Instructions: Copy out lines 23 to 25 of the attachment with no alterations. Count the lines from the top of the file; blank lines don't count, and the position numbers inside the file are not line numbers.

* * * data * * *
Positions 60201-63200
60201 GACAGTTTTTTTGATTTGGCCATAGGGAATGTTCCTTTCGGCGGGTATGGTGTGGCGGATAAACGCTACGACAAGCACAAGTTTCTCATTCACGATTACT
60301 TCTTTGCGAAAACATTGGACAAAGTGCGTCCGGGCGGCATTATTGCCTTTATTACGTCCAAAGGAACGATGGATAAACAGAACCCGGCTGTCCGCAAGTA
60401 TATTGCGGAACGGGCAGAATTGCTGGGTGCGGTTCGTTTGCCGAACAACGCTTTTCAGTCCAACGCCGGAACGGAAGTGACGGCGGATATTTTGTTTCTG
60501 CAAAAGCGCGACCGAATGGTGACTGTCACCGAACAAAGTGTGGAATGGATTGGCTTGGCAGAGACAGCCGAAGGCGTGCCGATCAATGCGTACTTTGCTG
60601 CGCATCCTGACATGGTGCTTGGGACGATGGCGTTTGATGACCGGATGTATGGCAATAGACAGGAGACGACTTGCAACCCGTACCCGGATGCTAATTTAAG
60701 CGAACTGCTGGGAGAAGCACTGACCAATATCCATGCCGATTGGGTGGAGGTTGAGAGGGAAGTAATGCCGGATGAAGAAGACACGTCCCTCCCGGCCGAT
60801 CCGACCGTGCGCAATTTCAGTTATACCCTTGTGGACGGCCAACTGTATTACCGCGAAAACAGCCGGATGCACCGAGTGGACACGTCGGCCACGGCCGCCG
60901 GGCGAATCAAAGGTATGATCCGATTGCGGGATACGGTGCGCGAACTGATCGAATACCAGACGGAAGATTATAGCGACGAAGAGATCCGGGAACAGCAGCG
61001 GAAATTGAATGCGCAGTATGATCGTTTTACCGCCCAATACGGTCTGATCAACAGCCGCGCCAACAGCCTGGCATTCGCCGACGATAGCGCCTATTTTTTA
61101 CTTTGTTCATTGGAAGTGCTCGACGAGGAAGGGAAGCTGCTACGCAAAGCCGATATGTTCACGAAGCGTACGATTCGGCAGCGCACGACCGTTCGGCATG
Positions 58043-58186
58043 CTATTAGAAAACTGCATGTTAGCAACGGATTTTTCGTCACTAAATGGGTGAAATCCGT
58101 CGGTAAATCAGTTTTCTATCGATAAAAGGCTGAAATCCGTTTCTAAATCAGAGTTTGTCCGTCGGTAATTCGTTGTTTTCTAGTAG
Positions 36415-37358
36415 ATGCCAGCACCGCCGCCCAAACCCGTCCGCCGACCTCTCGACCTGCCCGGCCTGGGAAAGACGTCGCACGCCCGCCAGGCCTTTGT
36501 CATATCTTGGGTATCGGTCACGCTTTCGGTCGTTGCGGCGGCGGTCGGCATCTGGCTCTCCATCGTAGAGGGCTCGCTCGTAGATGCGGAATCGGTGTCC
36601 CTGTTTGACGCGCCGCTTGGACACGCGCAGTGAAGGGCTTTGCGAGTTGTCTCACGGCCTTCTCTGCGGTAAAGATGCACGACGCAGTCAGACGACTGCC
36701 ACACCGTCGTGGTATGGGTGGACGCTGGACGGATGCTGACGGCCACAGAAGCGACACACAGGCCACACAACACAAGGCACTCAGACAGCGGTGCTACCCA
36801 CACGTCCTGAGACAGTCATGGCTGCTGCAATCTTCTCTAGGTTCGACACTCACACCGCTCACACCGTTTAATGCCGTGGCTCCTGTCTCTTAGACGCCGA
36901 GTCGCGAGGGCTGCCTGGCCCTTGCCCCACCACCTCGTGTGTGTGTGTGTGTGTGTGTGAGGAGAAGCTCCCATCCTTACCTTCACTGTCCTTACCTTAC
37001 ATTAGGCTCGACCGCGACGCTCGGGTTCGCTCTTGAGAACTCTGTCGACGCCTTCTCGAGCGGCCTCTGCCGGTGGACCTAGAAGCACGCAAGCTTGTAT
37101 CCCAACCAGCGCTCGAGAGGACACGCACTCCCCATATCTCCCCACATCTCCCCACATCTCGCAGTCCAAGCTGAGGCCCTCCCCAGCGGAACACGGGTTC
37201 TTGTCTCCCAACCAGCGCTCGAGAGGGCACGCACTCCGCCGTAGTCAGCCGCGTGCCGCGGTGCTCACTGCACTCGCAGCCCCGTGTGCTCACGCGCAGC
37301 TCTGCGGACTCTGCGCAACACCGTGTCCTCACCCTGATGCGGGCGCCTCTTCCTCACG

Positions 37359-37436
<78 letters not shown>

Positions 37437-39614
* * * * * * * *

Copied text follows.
37101 CCCAACCAGCGCTCGAGAGGACACGCACTCCCCATATCTCCCCACATCTCCCCACATCTCGCAGTCCAAGCTGAGGCCCTCCCCAGCGGAACACGGGTTC
37201 TTGTCTCCCAACCAGCGCTCGAGAGGGCACGCACTCCGCCGTAGTCAGCCGCGTGCCGCGGTGCTCACTGCACTCGCAGCCCCGTGTGCTCACGCGCAGC
37301 TCTGCGGACTCTGCGCAACACCGTGTCCTCACCCTGATGCGGGCGCCTCTTCCTCACG